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A Business Traveler Vents His Rental Car Road Rage

While planning trips can be tedious, at least the reservation process is modernized. Unless, of course, you are renting a car.

"If I were you, I'd take the full protection," a Budget agent in the San Jose, Calif., airport said. Then she advised me to upgrade to a larger vehicle, take the fuel option and rent a GPS. Never mind that I had my Garmin sitting on the counter between us.

I don't mean to pick on Budget. The practice of upselling customers has become a staple of the category. It's one of many factors that makes renting a car so frustrating. While the rest of the travel industry has evolved into the online era, rental-car agencies remain stuck in 1985--or worse. In those days, you could walk to your car at all but the biggest airports. Now there's a bus or tram to take before standing in line for a car that will likely have 25,000 miles on it. Or isn't the size you requested. Or isn't there at all.

Neil Abrams, an industry consultant and spokesperson, explains that agencies are often more interested in the resale value of their fleet than in divining their customers' preferences. "Sometimes they do better selling off their cars than renting them," he says. On the other hand, they fear alienating consumers by holding them to strict pickup and drop-off times, like a restaurant that books tables only once a night just in case their 7 p.m. reservations arrive at 5 or 9. Illogical?

"The model works for the industry," Abrams insists. "It may not work as well for the consumer."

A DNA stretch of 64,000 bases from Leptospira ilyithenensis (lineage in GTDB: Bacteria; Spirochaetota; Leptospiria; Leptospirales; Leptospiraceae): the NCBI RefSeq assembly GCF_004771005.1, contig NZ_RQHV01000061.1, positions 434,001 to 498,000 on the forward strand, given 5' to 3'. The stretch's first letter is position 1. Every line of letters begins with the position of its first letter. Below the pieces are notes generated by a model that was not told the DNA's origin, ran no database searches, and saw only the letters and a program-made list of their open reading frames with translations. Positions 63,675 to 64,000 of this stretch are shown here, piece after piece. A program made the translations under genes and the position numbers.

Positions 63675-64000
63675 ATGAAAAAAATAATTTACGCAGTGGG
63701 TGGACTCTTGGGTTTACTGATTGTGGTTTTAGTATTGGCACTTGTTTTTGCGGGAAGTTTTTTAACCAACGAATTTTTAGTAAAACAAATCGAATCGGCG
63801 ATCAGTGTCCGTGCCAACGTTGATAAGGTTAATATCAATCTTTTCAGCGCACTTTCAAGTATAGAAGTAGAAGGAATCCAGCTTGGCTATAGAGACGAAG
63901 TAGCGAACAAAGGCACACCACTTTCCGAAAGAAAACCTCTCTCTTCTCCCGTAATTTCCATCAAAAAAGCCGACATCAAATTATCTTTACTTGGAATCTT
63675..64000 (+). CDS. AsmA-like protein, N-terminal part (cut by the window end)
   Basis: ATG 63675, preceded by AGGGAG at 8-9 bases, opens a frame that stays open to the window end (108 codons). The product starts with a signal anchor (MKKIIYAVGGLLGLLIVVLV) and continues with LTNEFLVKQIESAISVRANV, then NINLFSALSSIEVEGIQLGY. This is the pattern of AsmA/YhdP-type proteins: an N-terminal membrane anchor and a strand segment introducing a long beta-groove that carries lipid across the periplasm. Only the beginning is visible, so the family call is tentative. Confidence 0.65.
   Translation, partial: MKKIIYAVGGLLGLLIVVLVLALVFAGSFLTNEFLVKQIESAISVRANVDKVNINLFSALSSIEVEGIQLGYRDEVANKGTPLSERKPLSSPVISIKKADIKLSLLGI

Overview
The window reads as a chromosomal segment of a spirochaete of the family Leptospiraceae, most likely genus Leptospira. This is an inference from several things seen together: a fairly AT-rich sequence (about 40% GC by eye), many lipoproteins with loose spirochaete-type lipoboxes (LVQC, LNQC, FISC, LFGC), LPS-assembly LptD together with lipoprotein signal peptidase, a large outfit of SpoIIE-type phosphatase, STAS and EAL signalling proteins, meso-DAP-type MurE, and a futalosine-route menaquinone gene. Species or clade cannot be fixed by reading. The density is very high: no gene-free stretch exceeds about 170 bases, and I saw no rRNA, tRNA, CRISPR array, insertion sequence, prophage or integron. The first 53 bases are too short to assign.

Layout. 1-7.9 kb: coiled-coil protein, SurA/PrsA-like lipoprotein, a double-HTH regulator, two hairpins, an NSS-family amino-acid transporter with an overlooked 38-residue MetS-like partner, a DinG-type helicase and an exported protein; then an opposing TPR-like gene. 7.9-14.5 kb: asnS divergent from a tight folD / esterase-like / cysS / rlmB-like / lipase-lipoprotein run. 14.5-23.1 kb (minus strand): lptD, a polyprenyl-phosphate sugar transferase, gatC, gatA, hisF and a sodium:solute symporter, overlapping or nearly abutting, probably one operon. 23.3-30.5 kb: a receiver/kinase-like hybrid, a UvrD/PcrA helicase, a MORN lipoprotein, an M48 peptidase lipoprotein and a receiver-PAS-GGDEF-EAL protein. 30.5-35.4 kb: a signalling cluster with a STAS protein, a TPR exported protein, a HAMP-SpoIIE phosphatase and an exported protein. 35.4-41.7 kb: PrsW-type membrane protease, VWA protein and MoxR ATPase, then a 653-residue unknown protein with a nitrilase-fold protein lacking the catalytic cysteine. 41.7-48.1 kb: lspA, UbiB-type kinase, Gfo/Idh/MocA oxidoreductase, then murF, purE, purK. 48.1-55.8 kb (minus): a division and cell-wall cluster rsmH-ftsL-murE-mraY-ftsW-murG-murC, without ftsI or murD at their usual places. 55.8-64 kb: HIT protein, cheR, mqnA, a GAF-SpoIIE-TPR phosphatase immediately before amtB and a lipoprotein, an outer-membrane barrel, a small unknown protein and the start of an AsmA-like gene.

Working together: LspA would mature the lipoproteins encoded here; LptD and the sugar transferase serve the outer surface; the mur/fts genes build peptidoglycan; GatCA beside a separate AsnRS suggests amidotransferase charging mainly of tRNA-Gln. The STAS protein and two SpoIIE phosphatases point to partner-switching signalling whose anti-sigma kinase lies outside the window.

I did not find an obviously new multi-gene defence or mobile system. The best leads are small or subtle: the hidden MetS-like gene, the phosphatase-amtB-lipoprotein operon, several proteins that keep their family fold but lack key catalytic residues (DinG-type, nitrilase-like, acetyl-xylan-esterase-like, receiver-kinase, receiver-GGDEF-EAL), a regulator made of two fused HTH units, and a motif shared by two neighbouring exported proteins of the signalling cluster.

Uh, no. But I did use one of those interminable shuttle rides to jot down some ways my rental experience could be improved. If someone wants to take it from here, I'll be a loyal customer.

1. Let me choose my car on the internet. I hate surprises when I travel, and one of the most unpleasant is showing up with a reservation for a compact and being given a minivan "at no extra charge." Thanks, but I don't feel like driving a minivan through the streets of Boston. Give me the option to lock in to a specific car--not just a category--from my laptop or iPhone. (I'd even prepay so you'll know I'll show up.) Then it's up to you to get it ready for me.

2. While you're at it, organize cars on your website based on attributes other than size. I prefer mine as new as possible, big or small. Some people want a particular color, or back-seat legroom or good gas mileage. There must be software that allows you to display available cars in real time by a range of specific criteria so we can prioritize.

3. Charge me to cancel my reservation. I'll have to sacrifice flexibility, but most other aspects of my travel day are etched in stone anyway. This way, you'll know when I'm coming and can prepare for what you know I want. And with income from me guaranteed, I'm hoping you won't make your agents give me the hard sell.

Bruce Schoenfeld is the wine and spirits editor of Travel + Leisure as well as an award-winning author and television writer. His wine-, food- and travel-writing has appeared in publications such as Gourmet and Food & Wine.

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This article was originally published in the August 2011 print edition of Entrepreneur with the headline: Rental Road Rage.

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